With Church, the myth is also the ideal. I always had this ideal that what I was supposed to do was to highlight Christ in worship. I always, even until the end perceived that as my job, even though the majority of that job was trying to micromanage all of these politically driven moving parts, knowing that the breathing wrong can potentially create chaos.
At least with this church, the ideal of cultivating spiritual growth, at least trying to exhibit the fruit of the Spirit, was kind of a myth. If you took the word “church” out and put “country club” in its place, we’d be on to something.
With these thoughts in mind, identifying toxic patterns of my own, and kind of getting this sensation of sinking, I went through all of my Outlook folders with work-related emails from the churches I’ve worked at, and I deleted them all.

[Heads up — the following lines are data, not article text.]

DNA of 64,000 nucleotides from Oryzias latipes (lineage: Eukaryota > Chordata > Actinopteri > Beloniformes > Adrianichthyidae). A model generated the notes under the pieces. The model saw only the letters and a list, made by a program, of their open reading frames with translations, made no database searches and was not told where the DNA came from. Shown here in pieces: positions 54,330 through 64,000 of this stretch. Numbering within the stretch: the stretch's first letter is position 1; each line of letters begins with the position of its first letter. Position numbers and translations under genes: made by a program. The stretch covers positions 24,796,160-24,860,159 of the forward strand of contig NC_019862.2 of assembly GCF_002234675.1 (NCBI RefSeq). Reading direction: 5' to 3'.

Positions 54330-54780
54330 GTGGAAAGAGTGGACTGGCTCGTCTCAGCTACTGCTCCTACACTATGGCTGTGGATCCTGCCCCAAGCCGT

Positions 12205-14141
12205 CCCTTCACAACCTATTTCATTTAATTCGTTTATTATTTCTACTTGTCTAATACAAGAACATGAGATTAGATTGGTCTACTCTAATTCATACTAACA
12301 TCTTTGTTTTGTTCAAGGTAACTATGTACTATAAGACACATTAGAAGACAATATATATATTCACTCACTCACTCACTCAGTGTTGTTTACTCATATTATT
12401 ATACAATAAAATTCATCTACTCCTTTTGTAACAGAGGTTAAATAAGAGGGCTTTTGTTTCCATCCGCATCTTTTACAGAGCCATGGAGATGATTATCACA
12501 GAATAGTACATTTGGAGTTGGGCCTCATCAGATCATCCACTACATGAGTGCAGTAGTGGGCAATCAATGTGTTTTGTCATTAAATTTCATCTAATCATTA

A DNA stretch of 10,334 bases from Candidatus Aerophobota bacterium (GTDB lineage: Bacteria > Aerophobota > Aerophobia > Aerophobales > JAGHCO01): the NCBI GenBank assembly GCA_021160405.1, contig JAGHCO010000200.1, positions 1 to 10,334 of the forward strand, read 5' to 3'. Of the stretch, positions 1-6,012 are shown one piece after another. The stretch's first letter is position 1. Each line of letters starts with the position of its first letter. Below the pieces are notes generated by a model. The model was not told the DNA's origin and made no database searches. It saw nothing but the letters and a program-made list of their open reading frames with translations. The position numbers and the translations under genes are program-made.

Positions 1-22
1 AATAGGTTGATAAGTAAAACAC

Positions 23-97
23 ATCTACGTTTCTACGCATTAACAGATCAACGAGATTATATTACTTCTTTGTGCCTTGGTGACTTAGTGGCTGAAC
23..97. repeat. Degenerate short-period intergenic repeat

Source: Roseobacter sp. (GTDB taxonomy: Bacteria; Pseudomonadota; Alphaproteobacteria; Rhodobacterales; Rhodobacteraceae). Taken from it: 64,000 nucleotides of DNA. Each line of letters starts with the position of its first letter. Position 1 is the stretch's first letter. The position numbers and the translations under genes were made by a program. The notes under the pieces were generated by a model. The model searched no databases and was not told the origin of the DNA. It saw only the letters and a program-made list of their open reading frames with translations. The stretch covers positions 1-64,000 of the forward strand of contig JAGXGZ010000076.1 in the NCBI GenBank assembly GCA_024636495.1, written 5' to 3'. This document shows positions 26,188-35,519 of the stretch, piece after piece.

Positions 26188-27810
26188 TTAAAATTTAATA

My observation is that people who do well in church leadership (or staff positions) are people who are unquestioningly loyal. Loyalty to a person or people becomes the highest virtue, and that person is quite often not Jesus.
In one sense, church is probably no more or less dysfunctional than many human occupations, but the problem is that our expectations of church are vastly different. And we have to spiritualize church jobs, so a pastor can’t come out and say, “I am taking a new job because it pays better and is more stable.” He has to say something about calling, struggle, being released from his current call, and so on. In other words, normality goes out the window. In our friend’s case, he put up with a lot of garbage that would make many of us look for a new job, but since it is church, there is added pressure to stay the course because it is thought of as a calling.